I've had to do a few awkward thngs like dictate poor recordings or baroque pitch, and i can just about but its not easy.

maybe i'll get hold of a tenor horn and actually try to learn the thing properly...


Active Member
Well I have had perfect pitch since I was quite little - and it seems to have acquired a transposing facility as I've got older - rather handy in banding and orchestral playing - saves time on the transposition front!

Does that make me the ultimate perfect pitch BOC??? :?

Rach x


Staff member
you fail on the grounds of not being BOCcish enough.

I've not got perfect pitch. In fact, my pitching is decidedly imperfect.
Dave Payn said:
I can't say whether I was born with this sense of pitch
Just wondering how you found out what a C was. Surely it was learned, not born into you. Who decided an A was 440hz? What about old orchestral pitch? Much better to have relative pitch. However, my dads' pitching's all over the place.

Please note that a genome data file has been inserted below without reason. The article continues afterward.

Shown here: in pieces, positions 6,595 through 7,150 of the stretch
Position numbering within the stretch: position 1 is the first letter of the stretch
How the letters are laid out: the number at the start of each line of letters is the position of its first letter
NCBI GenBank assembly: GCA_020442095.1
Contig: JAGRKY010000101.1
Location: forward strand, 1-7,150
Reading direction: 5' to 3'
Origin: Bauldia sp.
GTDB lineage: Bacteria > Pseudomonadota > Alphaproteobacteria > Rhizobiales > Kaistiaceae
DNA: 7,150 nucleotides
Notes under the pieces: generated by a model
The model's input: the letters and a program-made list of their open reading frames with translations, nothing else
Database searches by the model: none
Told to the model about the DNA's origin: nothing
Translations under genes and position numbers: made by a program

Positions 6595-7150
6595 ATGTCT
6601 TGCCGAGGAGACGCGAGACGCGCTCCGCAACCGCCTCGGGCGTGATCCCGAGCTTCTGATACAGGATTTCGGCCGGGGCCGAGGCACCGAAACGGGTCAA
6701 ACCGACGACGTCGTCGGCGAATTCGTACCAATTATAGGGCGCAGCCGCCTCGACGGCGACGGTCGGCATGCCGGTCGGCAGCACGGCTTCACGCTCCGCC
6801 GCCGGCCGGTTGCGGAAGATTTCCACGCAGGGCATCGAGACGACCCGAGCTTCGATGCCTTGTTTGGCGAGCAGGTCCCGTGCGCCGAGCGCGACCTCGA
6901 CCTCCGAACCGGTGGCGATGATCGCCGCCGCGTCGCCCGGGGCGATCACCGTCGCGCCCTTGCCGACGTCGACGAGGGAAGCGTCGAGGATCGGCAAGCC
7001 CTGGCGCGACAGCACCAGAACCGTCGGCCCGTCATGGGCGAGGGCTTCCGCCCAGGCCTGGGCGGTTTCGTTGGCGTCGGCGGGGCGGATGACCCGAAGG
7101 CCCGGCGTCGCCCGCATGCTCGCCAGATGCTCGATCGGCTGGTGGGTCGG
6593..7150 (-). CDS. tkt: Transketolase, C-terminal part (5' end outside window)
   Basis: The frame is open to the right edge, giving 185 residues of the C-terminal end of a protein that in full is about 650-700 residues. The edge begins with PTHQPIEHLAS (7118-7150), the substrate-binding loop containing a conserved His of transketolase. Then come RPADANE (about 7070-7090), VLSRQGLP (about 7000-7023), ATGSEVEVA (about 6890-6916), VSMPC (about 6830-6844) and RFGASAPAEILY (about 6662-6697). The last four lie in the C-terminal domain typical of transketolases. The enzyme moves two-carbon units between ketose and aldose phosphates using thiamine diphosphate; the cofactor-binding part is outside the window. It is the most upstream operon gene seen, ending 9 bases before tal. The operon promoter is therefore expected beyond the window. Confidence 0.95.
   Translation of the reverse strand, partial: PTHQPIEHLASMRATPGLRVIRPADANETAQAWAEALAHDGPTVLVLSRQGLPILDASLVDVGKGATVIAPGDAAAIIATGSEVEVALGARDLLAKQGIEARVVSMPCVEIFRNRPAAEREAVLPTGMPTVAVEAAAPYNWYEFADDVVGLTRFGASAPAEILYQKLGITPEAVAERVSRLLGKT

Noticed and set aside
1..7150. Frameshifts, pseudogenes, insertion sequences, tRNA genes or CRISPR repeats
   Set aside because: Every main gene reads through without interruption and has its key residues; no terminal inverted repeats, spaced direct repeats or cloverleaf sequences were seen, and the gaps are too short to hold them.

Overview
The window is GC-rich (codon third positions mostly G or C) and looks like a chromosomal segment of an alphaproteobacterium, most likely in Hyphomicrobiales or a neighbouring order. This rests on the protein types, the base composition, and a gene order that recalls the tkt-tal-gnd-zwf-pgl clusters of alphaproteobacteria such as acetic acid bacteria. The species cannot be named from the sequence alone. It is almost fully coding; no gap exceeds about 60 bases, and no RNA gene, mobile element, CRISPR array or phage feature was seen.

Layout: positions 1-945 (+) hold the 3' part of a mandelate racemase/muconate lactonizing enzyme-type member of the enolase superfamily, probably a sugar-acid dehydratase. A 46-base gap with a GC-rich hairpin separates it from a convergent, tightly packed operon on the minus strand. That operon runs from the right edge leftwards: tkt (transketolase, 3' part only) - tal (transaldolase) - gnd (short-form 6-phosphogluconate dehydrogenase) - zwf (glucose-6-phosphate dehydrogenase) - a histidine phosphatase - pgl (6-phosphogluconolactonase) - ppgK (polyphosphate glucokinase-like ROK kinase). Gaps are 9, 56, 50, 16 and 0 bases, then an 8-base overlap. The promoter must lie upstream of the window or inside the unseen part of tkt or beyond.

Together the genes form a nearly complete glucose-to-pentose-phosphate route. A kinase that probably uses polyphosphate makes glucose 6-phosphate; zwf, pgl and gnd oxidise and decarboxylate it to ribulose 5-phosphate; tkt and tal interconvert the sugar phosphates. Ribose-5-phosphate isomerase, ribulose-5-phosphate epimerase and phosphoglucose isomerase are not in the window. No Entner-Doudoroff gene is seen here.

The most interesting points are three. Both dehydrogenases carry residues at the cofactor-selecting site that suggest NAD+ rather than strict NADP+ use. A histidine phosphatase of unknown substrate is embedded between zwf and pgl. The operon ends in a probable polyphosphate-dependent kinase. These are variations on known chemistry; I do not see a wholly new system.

How i found out what a C was?
My mum found out i had 'perfect pitch' before i ever saw an instrument.
But she bought me a little keyboard so i learnt what a C is.
She should have bought me a brass instrument!
It's really hard to get in tune with anybody because my perfect pitch is a bit flat (only a bit) and most brass bands I've been to are tuned up with an electronis tuner so they sound sharp to me so my ear gets confused if that makes any sense? It's like being ripped in two. Add that to the fact that I play on one of the older cortouis and that makes for a VERY out of tune flugel player-every note sounds wrong to me and I can't find exactly where it should sit! I don't have this problem when playing on my own though! I'd rather have relative pitch! But having said that-it does have advantages that you take for granted. Such as: